• WFTU: ‘Support People, Oppose Imperialist Interference in Arab Countries’

      The World Federation of Trade Unions (WFTU) organised on September 13-14 a two-day international trade union meet in the European Parliament complex in Strasbourg, France, to express solidarity with the fighting people of Arab countries and voice strong protest against the hegemonic interference of US imperialism and its European allies in the internal affairs […]

  • Middle East News Roundup: Arab Spring, Royal Summer, Islamist Autumn

    Egypt Amin Saikal (ABC, 29 July 2011): “The Islamist parties [in Egypt] now stand a good chance to win an absolute majority in the parliamentary elections in November, and also contest successfully the presidential election. . . .  According to an Aljazeera public opinion survey, released on July 7, 2011, nearly 50 per cent of […]

  • Morocco: Mapping the 20th of February Movement Marches Held on the 22nd of May

    For more information about the 20th of February Movement in Morocco, visit <24.mamfakinch.com>, <www.mamfakinch.com>, <www.facebook.com/Movement20>.  Cf. Rashid Abul-Samh, “Besieged Monarchs” (Al-Ahram Weekly 1048, 19-25 May 2011); Oxford Analytica, “Persistent Protests Undermine ‘Moroccan Exception’” (24 May 2011).   var idcomments_acct = ‘c90a61ed51fd7b64001f1361a7a71191’; var idcomments_post_id; var idcomments_post_url; | Print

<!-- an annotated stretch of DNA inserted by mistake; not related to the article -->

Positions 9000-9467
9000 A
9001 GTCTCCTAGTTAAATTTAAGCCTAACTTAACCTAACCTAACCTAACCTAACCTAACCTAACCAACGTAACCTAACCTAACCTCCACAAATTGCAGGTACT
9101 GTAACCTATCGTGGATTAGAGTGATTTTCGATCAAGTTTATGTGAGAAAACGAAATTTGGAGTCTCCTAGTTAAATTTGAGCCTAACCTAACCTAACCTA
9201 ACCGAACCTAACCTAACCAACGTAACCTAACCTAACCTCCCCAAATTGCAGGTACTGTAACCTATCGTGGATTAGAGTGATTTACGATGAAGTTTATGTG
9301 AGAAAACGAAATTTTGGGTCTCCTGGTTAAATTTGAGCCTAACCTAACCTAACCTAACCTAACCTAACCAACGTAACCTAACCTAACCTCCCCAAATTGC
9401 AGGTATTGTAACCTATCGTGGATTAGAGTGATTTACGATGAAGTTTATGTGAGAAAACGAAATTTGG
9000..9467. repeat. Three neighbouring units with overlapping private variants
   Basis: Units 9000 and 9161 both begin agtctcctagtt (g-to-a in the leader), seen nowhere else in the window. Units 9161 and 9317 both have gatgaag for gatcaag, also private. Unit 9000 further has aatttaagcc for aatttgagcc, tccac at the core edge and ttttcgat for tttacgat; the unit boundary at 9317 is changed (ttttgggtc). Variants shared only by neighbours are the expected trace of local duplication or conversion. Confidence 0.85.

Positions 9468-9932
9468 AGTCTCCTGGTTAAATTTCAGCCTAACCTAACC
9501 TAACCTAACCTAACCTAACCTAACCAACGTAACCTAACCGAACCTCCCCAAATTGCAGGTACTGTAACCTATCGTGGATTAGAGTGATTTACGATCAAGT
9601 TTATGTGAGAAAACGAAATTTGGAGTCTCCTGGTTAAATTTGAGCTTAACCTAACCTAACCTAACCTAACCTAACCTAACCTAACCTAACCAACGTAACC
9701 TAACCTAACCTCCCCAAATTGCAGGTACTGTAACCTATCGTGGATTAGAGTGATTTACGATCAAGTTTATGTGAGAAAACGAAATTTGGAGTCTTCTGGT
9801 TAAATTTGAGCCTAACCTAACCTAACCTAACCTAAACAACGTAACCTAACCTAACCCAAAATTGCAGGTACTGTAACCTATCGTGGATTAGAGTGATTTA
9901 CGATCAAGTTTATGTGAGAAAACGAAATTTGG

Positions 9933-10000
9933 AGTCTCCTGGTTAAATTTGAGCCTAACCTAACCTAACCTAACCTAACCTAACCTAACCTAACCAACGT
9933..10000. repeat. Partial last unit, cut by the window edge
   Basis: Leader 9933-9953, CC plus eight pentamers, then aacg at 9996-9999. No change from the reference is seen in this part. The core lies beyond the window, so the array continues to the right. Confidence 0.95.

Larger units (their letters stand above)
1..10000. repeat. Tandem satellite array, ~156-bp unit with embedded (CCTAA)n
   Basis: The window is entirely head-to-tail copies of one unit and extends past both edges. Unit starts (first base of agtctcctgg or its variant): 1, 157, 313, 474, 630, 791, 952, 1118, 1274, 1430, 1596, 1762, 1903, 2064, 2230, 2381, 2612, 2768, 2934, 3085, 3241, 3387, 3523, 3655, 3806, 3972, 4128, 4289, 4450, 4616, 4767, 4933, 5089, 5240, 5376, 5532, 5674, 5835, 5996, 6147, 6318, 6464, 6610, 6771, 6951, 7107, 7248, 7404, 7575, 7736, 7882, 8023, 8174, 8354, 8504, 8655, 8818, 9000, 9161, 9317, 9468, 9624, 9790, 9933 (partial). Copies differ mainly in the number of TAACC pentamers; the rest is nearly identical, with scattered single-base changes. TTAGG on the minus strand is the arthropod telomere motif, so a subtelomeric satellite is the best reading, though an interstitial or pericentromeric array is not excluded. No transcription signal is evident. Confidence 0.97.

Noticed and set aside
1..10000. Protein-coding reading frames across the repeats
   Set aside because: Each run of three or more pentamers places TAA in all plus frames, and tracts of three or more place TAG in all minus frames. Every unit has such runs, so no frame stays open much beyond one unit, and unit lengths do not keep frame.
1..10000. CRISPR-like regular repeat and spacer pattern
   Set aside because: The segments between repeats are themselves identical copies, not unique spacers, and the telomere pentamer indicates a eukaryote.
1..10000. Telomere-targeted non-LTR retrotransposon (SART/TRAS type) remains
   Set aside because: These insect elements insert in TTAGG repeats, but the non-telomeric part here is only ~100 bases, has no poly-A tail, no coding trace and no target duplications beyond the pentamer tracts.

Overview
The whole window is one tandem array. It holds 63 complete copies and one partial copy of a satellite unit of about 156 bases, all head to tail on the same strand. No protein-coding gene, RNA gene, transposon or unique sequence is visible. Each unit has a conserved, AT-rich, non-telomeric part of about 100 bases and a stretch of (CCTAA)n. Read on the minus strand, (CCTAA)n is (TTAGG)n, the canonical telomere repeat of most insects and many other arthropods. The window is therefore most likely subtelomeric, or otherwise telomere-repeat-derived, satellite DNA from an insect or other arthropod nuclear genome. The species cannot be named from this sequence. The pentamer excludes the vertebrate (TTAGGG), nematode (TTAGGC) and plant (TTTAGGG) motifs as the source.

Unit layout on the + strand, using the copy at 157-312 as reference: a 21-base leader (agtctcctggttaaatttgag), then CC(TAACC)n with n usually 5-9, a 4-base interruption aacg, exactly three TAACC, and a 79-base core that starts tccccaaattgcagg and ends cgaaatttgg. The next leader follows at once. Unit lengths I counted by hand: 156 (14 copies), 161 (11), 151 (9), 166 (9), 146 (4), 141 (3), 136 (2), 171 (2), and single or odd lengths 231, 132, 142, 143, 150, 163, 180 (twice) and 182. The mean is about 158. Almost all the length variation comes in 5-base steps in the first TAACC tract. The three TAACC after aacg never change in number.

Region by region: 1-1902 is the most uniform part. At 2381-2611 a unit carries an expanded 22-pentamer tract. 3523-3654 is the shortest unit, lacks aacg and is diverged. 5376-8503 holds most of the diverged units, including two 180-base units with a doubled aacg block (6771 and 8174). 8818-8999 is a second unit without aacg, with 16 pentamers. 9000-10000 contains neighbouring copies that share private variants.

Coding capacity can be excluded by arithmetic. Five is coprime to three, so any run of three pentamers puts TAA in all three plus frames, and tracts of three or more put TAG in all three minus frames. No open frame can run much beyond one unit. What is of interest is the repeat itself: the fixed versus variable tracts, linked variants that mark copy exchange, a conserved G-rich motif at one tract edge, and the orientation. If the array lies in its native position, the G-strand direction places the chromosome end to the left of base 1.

• Who Rules Syria and How?  Interview with Joshua Landis

    Paul Jay: The title of your upcoming book, Syria’s Democratic Experiment, first of all, what is the experiment?  And then talk a little about how we got there. Joshua Landis: Well, the book really deals with a period at the time of independence — 1946, ’45, ’46 — in Syria, when the French left and […]

  • Al-Jazeera: An Island of Pro-Empire Intrigue

    The Empire admits: without Al-Jazeera, they could not have bombed Libya. How did Al-Jazeera, once dubbed the ‘terror network’ by some and whose staff were martyred by US bombs in Iraq and Afghanistan, end up becoming the media war propagandist for yet another Western war against a small state of the Global South, Libya?  We […]

  • A System Turned Upside Down

    The Tunisian revolution has wiped out the Ben Ali system, and the Egyptian revolution is about to eliminate the Mubarak system after the fall of the president.  No doubt, the epoch of unlimited domination in the Arab world is coming to its end.  After decades of despotic, patronage-based regimes, the Arab peoples seem determined to […]

  • Egypt’s Uprising: Not Just a Question of ‘Transition’